Fuel storage scramble

Despite an offer from a Swiss firm, which includes N$160 million in rental fees for ten years, Namcor is positive it will be handed the reins to manage the controversial Walvis Bay bulk fuel-storage facility.

07 March 2018 | Energy

The National Petroleum Corporation of Namibia (Namcor) is positive that it will be chosen to manage the strategic fuel-storage facility once it is completed, although talks with government are still ongoing.

Namcor spokesperson Utaara Hoveka said although no official confirmation had been given that the national oil company would be mandated to manage the fuel-storage facility, discussions held with the government were progressing.

“High-level engagements between Namcor and the Ministry of Mines and Energy on the bulk fuel project are ongoing. Discussions have been largely fruitful, although nothing has been concluded yet,” Hoveka said upon enquiry. He said although there had been talk that the national oil company was poised to operate the facility, Namcor was still waiting to be briefed on whether it would play a role. “There has not been any official communication from government to Namcor regarding the management of the facility. Namcor, however, is represented on the facility's steering committee,” Hoveka said.

The ministry asked for more time before providing an update on the construction and management of the facility. Vitol SA submitted a proposal to finance minister Calle Schlettwein last year, who then submitted it to cabinet for discussion, according to The Namibian.

The Swiss company is alleged to have offered the government US$1 per annum and an additional N$160 million to rent the storage facility for ten years. Vitol promised to supply 19 000 cubic metres of diesel and 12 700 cubic metres of unleaded petrol to Namibian fuel stations, a proposal described by a source as a move that could hand the Swiss company 45% of the Namibian fuel market.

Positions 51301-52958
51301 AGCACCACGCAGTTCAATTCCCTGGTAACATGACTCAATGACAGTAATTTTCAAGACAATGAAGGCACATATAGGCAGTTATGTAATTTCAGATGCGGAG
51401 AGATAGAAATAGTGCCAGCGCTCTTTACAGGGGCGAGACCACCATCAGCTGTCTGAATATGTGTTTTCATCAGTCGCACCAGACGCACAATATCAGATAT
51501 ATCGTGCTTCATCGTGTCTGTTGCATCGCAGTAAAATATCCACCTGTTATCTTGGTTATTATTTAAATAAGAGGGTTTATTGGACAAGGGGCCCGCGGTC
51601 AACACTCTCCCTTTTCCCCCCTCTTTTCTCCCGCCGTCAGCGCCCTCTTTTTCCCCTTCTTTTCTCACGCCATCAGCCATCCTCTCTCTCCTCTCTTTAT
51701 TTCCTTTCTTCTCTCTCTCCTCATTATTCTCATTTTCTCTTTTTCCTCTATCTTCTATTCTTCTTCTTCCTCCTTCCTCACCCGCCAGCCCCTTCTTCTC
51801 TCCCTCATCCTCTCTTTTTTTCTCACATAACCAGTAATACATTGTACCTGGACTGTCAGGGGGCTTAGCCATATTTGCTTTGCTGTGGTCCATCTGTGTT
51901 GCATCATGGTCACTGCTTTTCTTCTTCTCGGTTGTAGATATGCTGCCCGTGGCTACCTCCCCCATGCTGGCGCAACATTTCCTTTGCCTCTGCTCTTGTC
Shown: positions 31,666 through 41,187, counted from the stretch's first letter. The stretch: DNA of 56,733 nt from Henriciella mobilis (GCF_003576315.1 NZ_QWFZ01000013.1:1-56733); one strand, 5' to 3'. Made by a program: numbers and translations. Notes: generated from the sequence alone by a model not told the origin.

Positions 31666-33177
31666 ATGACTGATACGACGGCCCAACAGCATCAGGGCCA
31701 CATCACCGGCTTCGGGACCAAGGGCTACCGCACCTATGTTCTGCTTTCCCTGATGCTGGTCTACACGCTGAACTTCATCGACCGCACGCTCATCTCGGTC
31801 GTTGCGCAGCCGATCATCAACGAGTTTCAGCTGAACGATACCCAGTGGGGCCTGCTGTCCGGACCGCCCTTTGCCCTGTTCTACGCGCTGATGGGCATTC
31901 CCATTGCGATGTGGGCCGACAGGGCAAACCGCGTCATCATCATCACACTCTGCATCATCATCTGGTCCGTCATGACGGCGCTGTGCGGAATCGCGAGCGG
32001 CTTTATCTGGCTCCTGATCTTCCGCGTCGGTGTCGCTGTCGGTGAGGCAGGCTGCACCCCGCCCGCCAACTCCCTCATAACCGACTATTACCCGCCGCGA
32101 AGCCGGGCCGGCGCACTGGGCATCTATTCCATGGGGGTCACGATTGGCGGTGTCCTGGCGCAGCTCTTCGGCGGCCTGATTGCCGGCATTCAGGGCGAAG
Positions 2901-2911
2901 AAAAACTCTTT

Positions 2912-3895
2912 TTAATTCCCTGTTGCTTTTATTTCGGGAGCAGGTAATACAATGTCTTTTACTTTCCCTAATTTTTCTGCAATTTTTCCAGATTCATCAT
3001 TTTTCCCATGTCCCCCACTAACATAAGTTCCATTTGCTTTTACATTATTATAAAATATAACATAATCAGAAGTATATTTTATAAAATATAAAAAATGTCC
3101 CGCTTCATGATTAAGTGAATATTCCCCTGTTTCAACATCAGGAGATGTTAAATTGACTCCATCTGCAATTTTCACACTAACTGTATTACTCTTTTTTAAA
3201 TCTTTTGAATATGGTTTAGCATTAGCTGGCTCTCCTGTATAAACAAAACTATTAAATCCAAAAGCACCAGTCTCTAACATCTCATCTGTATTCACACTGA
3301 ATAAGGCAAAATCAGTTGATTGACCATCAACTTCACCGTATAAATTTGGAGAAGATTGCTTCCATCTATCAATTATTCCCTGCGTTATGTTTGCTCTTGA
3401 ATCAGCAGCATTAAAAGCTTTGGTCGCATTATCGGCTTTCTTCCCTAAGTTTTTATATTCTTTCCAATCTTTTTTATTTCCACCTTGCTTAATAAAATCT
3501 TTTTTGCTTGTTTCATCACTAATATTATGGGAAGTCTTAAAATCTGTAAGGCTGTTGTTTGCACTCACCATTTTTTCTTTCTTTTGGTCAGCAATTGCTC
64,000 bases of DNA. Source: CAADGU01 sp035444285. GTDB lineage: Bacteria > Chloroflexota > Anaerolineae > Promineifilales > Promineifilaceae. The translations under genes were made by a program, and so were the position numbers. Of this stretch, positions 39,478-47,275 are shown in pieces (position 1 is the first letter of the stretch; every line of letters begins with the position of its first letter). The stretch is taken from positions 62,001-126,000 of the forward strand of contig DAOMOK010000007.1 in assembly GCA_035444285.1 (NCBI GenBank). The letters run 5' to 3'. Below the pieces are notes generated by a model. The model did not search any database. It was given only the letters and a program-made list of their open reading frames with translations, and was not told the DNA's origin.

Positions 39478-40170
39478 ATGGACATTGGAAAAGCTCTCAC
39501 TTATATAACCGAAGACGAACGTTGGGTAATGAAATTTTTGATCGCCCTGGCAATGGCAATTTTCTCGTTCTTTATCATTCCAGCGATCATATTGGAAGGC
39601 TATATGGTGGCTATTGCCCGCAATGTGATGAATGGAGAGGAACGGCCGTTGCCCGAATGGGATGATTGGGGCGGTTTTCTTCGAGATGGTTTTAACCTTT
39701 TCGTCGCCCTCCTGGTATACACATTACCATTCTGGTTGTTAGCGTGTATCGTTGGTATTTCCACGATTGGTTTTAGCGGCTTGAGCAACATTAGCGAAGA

The offer also states that the government would have to buy petroleum products at market prices from its storage facility.

Vitol spokesperson Andrea Schlaepfer denied claims that their offer was “peanuts”.

“Any proposal made by Vitol would be in line with current commercial arrangements. In case this is unclear, this means in line with what is currently charged for the same service by other storage companies,” she said.

Schlaepfer said Vitol was committed to following due process, as directed by the relevant authorities, and had done so in this instance.

“The process is completely open and other parties are able to put forward alternative proposals,” she said.

Once completed, the fuel storage facility will increase Namibia's storage capacity to 30 days, up from the current 14 days, according to Namcor.

The costs associated with the construction of the fuel storage facility skyrocketed from N$780 million in 2008 to N$5.6 billion in 2016, drawing the ire of the government.

The escalation was attributed to a lack of exchange risk insurance taken out by ministry of finance officials, a delay in appointing a contractor and a delay in payment made to the successful contractor, it was earlier reported.

The permanent secretary in the ministry of finance, Ericah Shafudah, former permanent secretary in the National Planning Commission Leevi Hungamo and chief legal advisor in the attorney-general's office Chris Nghaamwa were blamed for the blunders.

Bearing the brunt of the government's anger, Shafudah was given a final warning while Nghaamwa and Hungamo were exonerated.

Shafudah's warning stemmed from her alleged failure to attend technical committee meetings, which created the impression that the government would be able to foot the bill for the construction of the facility regardless of escalations caused by exchange rate fluctuations.

OGONE TLHAGE

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